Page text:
THIS video almost needs to be accompanied by a ‘not safe for work’ warning, because the gear Plazmaman has crafted for the Carnage MX5.7 project is straight-up car porn.
Plazmaman’s drool-worthy billet LS intake manifolds adorn such cars as Adam Rogash’s seven-second NOSHOW ClubSport, Nathan Farrugia’s world record-holding six-second Mazda RX-3, and the world’s fastest Cadillac CTS-V. Now we have our very own, along with a set of custom-engraved Carnage rocker covers.
We cruised out to Plazmaman’s Western Sydney workshop to watch and learn as head machinist Matt Ramsay (son of blower guru Jeff Ramsay and pilot of the oh-so-cool eight-second Brumby FJ ute) put the CNC machines through their paces.
He also spoke to us about the products themselves, and the machining process.
Matt, talk us through the parts that Plazmaman has machined up for the Carnage MX5.7.
We’ve machined up a full billet LS intake manifold, consisting of four major parts: the plenum valley, plenum lid and a couple of sets of runners. We also did a custom set of rocker covers with the Carnage logo in them. We do manifolds to suit every style of LS head, including the LS1 cathedral-port, LS3 rectangle-port, and the LS7 raised rectangle-port. They come as a full bolt-on manifold including fuel rails and a throttlebody adaptor if you’re running a standard drive-by-wire throttlebody. We also sell a billet throttlebody, which is a cable-style unit, with an adaptor to suit that. So it’s a full bolt-on kit including a billet valley cover. The manifolds are also quite easy to disassemble, and a lot of people comment that it’s easy to take the lid off and port-match the runners, because there are a million different types of heads out there. Our LS3 and LS7 manifolds are also available with twin side-by-side injectors, and we’ve sold a few to guys in the States running in Drag Week who will have one injector per cylinder set up for pump fuel or E85, and a second injector set up for methanol. It’s all configured in the ECU; they just flick over to the methanol tune-up and go racing.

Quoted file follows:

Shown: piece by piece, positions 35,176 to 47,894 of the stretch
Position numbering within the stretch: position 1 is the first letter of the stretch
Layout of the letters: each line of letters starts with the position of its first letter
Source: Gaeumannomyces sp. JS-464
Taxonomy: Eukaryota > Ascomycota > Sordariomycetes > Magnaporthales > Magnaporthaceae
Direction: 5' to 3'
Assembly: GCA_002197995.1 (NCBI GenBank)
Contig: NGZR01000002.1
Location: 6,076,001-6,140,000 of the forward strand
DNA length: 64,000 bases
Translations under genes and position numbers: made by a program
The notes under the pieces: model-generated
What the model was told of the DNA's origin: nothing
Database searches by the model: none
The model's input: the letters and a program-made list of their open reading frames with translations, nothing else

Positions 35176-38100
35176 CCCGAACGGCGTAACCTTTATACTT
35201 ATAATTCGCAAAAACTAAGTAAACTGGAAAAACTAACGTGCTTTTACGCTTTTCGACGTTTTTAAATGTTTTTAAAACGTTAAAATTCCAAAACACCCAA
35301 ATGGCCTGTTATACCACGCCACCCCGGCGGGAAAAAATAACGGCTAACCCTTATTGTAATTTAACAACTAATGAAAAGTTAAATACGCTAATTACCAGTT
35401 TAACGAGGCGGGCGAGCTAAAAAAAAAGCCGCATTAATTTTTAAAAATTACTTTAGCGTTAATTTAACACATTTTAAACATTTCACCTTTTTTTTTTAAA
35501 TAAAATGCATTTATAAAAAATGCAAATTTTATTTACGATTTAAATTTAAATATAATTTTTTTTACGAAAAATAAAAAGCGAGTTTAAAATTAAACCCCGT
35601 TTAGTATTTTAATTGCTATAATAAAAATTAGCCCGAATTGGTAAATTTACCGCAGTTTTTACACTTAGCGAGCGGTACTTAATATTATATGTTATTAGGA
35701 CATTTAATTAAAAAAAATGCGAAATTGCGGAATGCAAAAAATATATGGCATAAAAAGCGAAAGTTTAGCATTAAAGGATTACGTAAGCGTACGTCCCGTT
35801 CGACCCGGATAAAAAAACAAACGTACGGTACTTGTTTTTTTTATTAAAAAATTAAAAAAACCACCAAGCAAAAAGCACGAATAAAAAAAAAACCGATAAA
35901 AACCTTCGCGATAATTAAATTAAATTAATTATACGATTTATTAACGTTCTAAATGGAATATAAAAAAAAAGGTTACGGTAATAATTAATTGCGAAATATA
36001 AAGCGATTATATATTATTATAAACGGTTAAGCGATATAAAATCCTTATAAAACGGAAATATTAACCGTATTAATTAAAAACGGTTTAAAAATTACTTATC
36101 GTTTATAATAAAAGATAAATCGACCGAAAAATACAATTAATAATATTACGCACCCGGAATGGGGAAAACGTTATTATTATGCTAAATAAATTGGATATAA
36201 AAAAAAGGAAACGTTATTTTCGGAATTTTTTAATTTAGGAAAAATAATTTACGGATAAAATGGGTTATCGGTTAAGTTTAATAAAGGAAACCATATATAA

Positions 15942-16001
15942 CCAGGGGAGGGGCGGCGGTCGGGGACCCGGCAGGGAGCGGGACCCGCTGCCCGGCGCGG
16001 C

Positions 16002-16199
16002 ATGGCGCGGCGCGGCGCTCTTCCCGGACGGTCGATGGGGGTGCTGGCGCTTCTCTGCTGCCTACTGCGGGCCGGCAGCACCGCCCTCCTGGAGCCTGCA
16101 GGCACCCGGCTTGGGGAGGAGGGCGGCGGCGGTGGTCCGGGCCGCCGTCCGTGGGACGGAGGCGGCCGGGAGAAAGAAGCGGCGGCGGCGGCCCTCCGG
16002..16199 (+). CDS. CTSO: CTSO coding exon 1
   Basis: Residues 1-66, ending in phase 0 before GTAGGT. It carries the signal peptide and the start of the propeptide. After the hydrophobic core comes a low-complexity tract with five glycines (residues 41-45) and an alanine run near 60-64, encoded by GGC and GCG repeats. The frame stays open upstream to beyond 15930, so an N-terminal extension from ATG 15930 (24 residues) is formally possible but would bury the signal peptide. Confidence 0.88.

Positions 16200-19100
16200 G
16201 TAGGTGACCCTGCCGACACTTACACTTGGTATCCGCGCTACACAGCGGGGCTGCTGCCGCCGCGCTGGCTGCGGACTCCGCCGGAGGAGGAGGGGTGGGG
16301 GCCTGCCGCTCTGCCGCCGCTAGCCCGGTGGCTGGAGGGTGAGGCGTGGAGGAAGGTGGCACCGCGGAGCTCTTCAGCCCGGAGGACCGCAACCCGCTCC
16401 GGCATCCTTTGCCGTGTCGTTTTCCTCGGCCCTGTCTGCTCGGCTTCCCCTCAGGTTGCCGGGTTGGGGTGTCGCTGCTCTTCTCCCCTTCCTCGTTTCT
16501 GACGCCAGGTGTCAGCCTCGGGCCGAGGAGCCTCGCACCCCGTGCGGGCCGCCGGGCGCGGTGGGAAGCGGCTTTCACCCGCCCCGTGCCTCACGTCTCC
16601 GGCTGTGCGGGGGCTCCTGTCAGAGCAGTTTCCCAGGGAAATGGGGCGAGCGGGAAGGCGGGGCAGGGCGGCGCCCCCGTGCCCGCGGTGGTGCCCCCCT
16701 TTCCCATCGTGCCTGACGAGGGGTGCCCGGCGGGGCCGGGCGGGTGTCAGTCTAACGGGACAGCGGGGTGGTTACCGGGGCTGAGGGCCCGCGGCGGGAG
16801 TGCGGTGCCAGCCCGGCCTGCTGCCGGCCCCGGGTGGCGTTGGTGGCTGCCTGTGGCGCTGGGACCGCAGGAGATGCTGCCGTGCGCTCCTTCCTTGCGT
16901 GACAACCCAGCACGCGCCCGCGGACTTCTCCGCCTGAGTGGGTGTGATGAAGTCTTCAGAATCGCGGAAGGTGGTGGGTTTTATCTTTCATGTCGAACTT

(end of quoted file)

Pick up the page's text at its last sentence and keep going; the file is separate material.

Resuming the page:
What sort of raw material do you start with, and what’s involved in the machining process to make one of these manifolds?
We start with some raw blocks of 6061 aluminium; probably about 90-100kg of billet for a full manifold. All that is machined down to about 12kg at the end. A lot of the work has gone into the design process, and that’s where the majority of the hours have been in this project. Now that I’ve spent the time toolpathing and getting everything correct, there’s probably about 18-20 hours’ worth of total machine time to go from the raw rectangular blocks to the finished part.
The custom engraving on the rocker covers came up great. What’s involved in that process?
We get the logo off the customer, who in this case was Scotty, though we’ve actually done a lot of custom engraving for a lot of customers. All I require is a CAD file that I can open in my Mastercam program, then I import it in and lay it over the top of the 3D model of the rocker covers, and we centralise it or put it where we want it. Then it’s quite a simple toolpath to create to engrave it onto the top of the rocker cover. Because we’ve already machined them, it’s easy for the covers to go straight back onto the same jig that we machined them on. It’s an easy set-up.
How are the products finished?
We offer a black anodise and what they call a clear anodise, which maintains the look of the raw alloy. The manifold lids and rocker covers are engraved after that process so the engraving stands out, especially when they’re finished in black. The anodising helps protect against corrosion and stops fingerprints and general dirt and contaminants getting on the products.